In an embodiment, connectivity provider 240 provides the low-level communication service that enables Web container 250 to exchange request/response messages with client 210. In one embodiment, connectivity provider 240 implements, at least in part, the HTTP protocol. Connectivity provider 240 may receive request messages having Uniform Resource Identifiers (URIs) that map to a given server/port combination. Connectivity provider 240 may parse the received request message to determine which resource (e.g., which application) is invoked by the request.

In an embodiment, the invoked resource includes Web component 252 of Web container 250. The term Web component broadly refers to server-side software that extends the functionality of application server 230. Web component 252 may be, for example, a servlet, a Java Server Page (JSP), a portlet, and the like. In an embodiment, Web container 250 provides one or more services to Web component 252. The services provided by Web container 250 may include, for example, lifecycle management, security, connectivity, transactions, and/or persistence.

In an embodiment, Web container 250 receives a request message from connectivity provider 240 and parses it to determine which Web component is invoked by the request. In one embodiment, the request message is modified to indicate that a connection to the client is to remain open after a corresponding response message is sent to client 210. Similarly, the request message may be modified to indicate that the request message is to be maintained (e.g., in memory) after the corresponding response message is sent to client 210. Modifying the request message is further discussed below with reference to FIGS. 3-9.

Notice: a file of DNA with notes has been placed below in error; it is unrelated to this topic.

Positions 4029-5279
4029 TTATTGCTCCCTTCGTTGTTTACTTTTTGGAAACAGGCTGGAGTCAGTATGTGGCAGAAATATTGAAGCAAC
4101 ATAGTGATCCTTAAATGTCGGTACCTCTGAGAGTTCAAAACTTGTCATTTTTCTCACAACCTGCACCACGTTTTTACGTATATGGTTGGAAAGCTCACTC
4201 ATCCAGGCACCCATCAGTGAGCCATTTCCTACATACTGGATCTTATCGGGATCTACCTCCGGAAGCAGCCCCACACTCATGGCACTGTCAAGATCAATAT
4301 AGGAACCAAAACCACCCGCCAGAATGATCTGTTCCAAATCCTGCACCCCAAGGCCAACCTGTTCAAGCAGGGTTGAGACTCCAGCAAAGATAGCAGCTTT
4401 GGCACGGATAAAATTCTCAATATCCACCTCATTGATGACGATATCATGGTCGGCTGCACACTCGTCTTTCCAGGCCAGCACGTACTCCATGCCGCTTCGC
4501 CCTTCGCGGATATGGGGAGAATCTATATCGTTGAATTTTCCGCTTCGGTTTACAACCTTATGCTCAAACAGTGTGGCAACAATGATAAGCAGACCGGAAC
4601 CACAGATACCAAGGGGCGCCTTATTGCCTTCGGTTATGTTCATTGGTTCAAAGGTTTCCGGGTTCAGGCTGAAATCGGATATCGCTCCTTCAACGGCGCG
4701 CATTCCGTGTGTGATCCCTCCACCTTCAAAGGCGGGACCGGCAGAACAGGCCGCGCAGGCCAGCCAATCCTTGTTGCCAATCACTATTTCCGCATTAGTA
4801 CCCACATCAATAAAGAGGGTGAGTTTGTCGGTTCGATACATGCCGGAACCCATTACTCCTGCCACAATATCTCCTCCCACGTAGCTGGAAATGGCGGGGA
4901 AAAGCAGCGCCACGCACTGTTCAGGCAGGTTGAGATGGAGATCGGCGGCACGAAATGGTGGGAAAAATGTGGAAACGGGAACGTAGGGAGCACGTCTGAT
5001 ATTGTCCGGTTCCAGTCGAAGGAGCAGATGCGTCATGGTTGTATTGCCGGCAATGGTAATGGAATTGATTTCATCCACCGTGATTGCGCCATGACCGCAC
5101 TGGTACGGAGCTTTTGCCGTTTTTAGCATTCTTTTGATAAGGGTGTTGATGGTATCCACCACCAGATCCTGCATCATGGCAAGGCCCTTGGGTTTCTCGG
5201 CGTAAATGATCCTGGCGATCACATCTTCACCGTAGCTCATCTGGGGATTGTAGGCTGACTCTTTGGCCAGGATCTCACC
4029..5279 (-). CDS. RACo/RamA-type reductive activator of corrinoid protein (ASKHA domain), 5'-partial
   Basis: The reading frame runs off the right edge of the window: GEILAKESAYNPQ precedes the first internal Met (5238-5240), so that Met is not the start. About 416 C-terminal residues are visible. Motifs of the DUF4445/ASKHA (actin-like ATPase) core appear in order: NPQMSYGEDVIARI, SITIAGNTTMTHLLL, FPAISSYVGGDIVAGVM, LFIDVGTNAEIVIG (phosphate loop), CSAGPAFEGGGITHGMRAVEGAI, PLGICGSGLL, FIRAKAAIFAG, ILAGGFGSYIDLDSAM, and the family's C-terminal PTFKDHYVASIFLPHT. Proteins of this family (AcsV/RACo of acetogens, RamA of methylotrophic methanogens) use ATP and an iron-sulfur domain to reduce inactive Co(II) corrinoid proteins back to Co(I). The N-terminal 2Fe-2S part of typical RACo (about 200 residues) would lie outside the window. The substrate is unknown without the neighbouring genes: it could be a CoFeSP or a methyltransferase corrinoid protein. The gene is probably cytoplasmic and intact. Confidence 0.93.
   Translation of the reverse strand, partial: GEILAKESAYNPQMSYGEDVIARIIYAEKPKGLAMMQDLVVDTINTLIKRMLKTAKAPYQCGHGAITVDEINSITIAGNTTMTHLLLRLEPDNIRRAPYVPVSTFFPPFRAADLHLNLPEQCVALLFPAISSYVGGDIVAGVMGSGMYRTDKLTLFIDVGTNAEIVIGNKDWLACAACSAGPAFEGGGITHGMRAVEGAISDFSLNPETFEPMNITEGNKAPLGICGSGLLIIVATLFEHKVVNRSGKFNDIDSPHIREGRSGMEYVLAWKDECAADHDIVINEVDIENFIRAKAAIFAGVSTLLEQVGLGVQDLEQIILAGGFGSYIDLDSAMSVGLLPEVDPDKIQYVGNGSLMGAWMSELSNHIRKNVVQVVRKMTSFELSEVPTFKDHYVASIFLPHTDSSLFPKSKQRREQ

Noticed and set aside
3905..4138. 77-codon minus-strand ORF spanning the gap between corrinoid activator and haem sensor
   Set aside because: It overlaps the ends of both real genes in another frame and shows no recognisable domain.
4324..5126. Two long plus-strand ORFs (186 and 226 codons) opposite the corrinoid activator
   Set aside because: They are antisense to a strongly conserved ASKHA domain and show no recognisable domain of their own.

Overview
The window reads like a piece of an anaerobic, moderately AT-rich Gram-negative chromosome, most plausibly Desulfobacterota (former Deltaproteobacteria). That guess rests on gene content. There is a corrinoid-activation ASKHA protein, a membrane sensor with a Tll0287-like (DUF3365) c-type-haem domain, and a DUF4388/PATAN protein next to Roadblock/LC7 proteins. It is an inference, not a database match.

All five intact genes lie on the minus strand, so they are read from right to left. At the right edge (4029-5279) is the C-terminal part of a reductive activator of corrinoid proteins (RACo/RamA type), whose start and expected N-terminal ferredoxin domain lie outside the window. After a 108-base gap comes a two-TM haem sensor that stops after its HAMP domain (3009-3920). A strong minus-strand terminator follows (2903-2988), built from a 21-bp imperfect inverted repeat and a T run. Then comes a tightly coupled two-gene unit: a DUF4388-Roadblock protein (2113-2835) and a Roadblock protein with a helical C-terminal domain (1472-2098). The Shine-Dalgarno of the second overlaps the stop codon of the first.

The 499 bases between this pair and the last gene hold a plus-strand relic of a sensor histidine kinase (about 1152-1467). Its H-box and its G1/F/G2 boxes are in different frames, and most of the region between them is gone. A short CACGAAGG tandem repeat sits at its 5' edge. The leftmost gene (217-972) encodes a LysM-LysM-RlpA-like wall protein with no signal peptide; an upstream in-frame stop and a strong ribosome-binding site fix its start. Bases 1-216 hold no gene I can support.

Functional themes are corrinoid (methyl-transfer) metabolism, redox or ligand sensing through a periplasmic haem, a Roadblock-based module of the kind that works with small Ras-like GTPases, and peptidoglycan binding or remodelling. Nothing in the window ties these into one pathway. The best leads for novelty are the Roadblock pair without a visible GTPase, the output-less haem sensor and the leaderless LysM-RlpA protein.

The modified request message is passed to Web component 252 for processing. In an embodiment, Web component 252 may, for example, access static HTML content or generate dynamic HTML content to generate a response message. In addition, Web component 252 may access business logic to process the modified request message. For example, in a J2EE environment, Web component 252 may invoke one or more methods of Enterprise Java Bean (EJB) 262 to process a request message. EJB 262 is a server-side component that encapsulates business logic and/or represents persistently stored data. In such an embodiment, EJB container 260 may provide one or more services to EJB 262 such as lifecycle management, security, connectivity, transactions, and/or persistence. In an embodiment, persistency layer 270 provides Web component 252 with access to a persistent store.

FIG. 3 is a block diagram of selected elements of Web container 300, implemented according to an embodiment of the invention. The illustrated embodiment of Web container 300 includes filter 310, Web component 320, and request/response object pool 330. In alternative embodiments, Web container 300 may include more elements, fewer elements, and/or different elements.